The federal government already funds some 570,000 units of social housing but many of them are badly in need of repair and are neither water nor energy efficient.  Advocates for the homeless say that there are presently 119,000 families living on the street or about to wind up on the street and were looking for 100,000 new units as well.  The funding also includes money for housing for Indigenous people.  Women’s shelters across the country will get an $89 million infusion for housing often in bad repair. http://www.nationalnewswatch.com/2016/03/22/federal-budget-targets-affordable-housing-homelessness-and-child-care/#.VvGr9uLyuUk Related article: National Newswatch – Kristy Kirkup, Canadian Press  Liberal budget includes billions in new spending for Aboriginal Peoples   http://www.nationalnewswatch.com/2016/03/22/liberal-budget-includes-billions-in-new-spending-for-aboriginal-peoples-3/#.VvGn6OLyuUk Related article: CBC News – Margo McDiarmid  Liberals keep most of their green election promises in 1st budget    http://www.cbc.ca/news/politics/federal-budget-2016-green-spending-1.3502992   Related article: Hill Times – Rachel Aiello   Feds give Shared Services extra $383.8-million to complete IT consolidation     http://www.hilltimes.com/2016/03/22/feds-give-shared-services-extra-383-8-million-to-complete-it-consolidation/55000   Related article:  Toronto Star – Michael Robinson and Sunny Freeman  How the federal budget affects everyday Canadian families   http://www.thestar.com/business/2016/03/22/crunching-how-the-budget-impacts-real-canadians-tax-payments-credits.html    Related article: Toronto Star Editorial (March 22, 2016)  Trudeau government budgets for a better world  http://www.thestar.com/opinion/editorials/2016/03/22/trudeau-government-budgets-for-a-better-world-editorial.html   Related article: Globe and Mail – Robert Fife   How Trudeau and his Liberal cabinet built their first budget    http://www.theglobeandmail.com/news/politics/how-trudeau-and-his-liberal-cabinet-built-their-first-budget/article29356902/   Related article: Globe and Mail – Laura Stone    Promises, promises: Which Liberal pledges does the federal budget keep or break?  http://www.theglobeandmail.com/news/politics/which-liberal-pledges-does-the-budget-keep-orbreak/article29352253/   Related document:  Government of Canada – Budget 2016   (271 page downloadable pdf) http://www.budget.gc.ca/2016/docs/plan/budget2016-en.pdf   Chapter by chapter outline:  http://www.budget.gc.ca/2016/docs/plan/toc-tdm-en.html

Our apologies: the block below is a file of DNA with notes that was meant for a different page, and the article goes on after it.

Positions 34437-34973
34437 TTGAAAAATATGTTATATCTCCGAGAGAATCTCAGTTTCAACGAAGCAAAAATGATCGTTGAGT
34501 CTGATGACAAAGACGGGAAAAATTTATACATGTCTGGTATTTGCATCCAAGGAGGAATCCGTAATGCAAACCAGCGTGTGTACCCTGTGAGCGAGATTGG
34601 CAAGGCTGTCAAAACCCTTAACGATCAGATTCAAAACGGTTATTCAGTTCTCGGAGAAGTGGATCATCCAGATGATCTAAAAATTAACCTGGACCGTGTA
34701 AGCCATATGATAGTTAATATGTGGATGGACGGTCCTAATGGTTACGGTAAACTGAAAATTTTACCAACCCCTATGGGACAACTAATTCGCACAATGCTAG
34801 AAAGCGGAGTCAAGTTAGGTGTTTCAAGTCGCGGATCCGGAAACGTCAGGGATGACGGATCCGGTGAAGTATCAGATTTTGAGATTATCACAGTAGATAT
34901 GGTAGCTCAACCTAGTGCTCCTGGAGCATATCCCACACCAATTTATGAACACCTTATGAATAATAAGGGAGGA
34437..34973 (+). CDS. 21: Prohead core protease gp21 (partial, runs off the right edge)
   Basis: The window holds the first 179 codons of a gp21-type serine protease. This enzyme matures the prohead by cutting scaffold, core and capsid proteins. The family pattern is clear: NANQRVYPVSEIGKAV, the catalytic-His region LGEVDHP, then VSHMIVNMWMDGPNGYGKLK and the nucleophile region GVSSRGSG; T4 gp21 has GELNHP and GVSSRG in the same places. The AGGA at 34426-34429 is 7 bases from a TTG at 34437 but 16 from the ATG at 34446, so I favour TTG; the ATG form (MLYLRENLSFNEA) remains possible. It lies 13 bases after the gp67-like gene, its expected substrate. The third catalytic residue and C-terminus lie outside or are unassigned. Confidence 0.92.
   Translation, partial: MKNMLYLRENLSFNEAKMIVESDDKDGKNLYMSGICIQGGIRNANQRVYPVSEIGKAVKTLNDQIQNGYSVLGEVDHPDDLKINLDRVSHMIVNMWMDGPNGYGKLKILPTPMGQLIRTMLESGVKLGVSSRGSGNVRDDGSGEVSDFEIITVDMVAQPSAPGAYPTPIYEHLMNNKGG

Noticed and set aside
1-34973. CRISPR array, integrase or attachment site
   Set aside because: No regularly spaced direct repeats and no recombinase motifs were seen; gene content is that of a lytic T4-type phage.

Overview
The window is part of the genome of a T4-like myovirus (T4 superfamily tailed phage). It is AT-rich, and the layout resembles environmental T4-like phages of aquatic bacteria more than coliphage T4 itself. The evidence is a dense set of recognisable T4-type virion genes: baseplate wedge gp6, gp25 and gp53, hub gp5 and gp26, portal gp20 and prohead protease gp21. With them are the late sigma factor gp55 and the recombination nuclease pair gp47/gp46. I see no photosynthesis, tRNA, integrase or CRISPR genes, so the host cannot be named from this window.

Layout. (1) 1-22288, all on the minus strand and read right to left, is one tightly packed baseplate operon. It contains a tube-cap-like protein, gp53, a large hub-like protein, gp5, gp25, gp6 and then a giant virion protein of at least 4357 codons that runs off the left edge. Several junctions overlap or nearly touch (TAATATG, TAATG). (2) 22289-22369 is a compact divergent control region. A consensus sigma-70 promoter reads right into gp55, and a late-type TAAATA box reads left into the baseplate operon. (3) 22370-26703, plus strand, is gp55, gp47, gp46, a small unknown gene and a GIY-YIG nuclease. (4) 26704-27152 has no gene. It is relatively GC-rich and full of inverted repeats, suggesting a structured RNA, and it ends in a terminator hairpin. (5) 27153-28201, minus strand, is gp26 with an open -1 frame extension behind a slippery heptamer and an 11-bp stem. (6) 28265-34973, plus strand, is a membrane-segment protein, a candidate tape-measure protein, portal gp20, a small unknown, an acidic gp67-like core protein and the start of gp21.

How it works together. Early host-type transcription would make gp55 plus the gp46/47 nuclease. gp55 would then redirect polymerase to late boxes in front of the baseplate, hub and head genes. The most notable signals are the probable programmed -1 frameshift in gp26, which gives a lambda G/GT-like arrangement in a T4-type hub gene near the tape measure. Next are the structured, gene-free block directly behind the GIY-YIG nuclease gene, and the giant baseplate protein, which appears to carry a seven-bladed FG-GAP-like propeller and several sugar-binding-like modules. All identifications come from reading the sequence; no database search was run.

CBC News
Opiate-blocker Naloxone no longer requires a prescription, Health Canada says – Health advocates had been calling for the change following fentanyl-related overdoses

The drug Naloxone is used by first responders for cases of opiate overdoes and is an effective response for critical use.  However there has been controversy about ensuring that it is in the hands of those first responders.  Health Canada has now decided that the drug is no longer a prescription drug and will be widely available, a circumstance that drew very positive approval from the health services community.  http://www.cbc.ca/news/canada/british-columbia/naloxone-canada-no-prescription-1.3503316   Related article: CTV News – Sadie Gurman, Associated Press    U.S. inmates given training in using heroin overdose antidote   http://www.ctvnews.ca/health/u-s-inmates-given-training-in-using-heroin-overdose-antidote-1.2828829

Kelowna News.ca – Jim Bronskill, Canadian Press
Supreme Court Justice Thomas Cromwell to retire in September

Cromwell has been on the Supreme Court of Canada since 2008 and is retiring in September 2016, an appointee of Stephen Harper and now creating the first opportunity for Prime Minister Justin Trudeau to appoint a justice to the court.  The Liberals are promising widespread consultation and a restored respectful process of appointment.  http://infotel.ca/newsitem/scoc-cromwell-retires/cp36835027